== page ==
During my last year with SAISD, I began a friendship with a student with Down syndrome. Every morning, without fail, she would come find me so that we "could talk." I was constantly amazed about how much joy this sweet girl had and how, with one smile, she would make my day. Furthermore, it warmed my heart to see my students accept her as a true friend when she would come to my classroom for a visit and not as a special needs student who needed pity. This beautiful young lady was a true gift of God. From this relationship, God gave me the desire to try my hand at teaching special education. I took the TEA/SBEC special education certification exam and passed.
At the end of the school year, I resigned from SAISD because Copeland would be starting kindergarten in the fall. I needed to teach for the same district he was in so our school holidays and breaks would be the same. After receiving my special education certification, I applied to Northeast ISD as a secondary special education teacher and was hired in July as a high school special ed co-teacher. I was placed in a regular classroom to give extra support to students with mild learning disabilities.
Within the first month of the school year, I was given my own classroom to teach 9-12 grade Reading labs since I was the only spec ed teacher also certified to teach Secondary English and Reading. The majority of my students had learning disabilities and many were emotionally disturbed. I was so excited to have the opportunity to teach such wonderful students. One of the strongest gifts that God has given me is compassion, especially very strong compassion for "the underdog" or anyone that is pushed aside by society. I have always taught my students that as long as they respect themselves, each other, and me I would fight tooth and nail for them. (On more than one occasion, I have found myself "at odds" with other teachers and a few administrators because of this promise.) Once my students realized that I took this promise seriously, they began to come around and were willing to try their best both in and out of the classroom.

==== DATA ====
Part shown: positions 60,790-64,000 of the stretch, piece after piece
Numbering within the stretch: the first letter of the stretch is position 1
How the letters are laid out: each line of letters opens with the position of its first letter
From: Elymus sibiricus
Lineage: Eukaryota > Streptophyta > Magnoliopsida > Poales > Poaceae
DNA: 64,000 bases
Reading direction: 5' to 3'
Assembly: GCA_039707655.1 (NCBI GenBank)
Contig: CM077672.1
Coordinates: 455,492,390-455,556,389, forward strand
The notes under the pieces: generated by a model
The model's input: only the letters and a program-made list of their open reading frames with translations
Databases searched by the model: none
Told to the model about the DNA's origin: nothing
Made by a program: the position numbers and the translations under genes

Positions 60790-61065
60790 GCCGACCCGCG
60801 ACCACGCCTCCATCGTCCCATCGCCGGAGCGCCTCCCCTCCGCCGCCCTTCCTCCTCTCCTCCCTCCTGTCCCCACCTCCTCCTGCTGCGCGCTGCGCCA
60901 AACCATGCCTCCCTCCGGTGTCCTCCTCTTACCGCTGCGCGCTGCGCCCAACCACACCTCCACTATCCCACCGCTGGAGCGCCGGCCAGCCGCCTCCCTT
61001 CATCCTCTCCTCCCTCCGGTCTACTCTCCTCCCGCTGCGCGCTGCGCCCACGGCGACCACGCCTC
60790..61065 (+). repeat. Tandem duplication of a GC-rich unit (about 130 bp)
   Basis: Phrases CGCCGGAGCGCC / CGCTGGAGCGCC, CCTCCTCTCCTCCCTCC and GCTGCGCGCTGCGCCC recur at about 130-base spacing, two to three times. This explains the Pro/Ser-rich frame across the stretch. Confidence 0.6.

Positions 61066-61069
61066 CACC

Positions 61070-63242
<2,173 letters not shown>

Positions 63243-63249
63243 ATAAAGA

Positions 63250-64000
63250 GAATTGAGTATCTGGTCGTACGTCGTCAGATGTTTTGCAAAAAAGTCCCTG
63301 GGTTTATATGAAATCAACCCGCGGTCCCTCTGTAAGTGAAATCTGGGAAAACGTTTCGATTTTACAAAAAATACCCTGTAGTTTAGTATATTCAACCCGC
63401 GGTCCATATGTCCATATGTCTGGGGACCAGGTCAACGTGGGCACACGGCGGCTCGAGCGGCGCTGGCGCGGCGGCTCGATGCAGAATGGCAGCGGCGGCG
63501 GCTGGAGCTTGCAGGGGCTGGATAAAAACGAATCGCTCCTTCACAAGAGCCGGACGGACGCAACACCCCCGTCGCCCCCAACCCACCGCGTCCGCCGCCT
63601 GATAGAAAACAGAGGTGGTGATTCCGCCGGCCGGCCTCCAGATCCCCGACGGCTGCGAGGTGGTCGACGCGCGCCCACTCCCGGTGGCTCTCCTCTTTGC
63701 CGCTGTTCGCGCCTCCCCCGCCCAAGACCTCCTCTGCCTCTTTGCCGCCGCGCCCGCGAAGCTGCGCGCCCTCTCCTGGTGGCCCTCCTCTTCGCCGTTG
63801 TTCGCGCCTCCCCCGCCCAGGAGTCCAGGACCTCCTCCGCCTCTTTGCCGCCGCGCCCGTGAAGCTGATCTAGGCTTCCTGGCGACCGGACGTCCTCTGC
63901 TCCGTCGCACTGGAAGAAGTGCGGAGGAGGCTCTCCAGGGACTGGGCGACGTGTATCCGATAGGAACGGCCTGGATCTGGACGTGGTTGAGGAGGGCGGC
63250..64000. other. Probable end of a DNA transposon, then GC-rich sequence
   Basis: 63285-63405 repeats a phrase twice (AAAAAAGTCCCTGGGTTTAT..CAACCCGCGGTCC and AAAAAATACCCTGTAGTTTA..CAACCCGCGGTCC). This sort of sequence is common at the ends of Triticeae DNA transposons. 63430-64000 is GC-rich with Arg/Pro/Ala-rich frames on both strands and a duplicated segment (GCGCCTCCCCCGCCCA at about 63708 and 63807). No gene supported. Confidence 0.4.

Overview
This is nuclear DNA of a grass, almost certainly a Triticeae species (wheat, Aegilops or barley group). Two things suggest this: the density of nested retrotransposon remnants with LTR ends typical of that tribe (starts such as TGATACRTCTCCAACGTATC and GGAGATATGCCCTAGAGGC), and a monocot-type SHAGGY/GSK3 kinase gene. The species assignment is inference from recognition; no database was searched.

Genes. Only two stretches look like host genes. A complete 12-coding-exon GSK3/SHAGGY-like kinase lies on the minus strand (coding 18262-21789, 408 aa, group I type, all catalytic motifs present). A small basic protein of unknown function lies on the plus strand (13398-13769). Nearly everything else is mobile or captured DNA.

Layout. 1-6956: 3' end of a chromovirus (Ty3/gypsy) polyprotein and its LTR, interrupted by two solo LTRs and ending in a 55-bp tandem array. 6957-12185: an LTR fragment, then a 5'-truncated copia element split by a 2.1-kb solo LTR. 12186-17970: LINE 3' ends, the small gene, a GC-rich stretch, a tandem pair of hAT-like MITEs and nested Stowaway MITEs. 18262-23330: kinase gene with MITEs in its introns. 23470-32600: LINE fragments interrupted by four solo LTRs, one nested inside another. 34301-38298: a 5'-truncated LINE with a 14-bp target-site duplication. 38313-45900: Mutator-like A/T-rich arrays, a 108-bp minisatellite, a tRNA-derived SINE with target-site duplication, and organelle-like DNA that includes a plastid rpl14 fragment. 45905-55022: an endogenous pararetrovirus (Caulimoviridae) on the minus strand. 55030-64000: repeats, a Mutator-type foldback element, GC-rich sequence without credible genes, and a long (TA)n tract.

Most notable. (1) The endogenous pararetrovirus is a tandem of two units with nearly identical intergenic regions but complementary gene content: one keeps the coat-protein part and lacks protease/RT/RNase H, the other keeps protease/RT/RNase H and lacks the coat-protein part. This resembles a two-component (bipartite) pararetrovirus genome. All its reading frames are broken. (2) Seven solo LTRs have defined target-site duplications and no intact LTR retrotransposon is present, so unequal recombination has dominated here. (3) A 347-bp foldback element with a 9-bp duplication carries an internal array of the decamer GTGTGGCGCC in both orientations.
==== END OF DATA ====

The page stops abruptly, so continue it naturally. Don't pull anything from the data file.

Once again, God placed a student with Down syndrome in my life at my new school. “Adam” was a 19 year old senior who was very proud of the fact that he could read, learn, and would graduate at the end of the school year. Adam began to occasionally come into my classroom before school and during lunch so that he could have a place to read and talk about his books. These times quickly became a highlight to my day. In fact, I would find myself very disappointed on the days that he didn’t come visit me. Adam was very funny and I was constantly struck by the fact that he could pretty much “hold his own” while discussing books he had read, music, and movies.
God had touched my life with two wonderfully smart and perfect students with Down syndrome. I realized that it was time to adopt again and that He was calling David and me to adopt a special needs child, specifically a child with Down syndrome. So began what would, unbeknownst to us, a calling that would last a lifetime.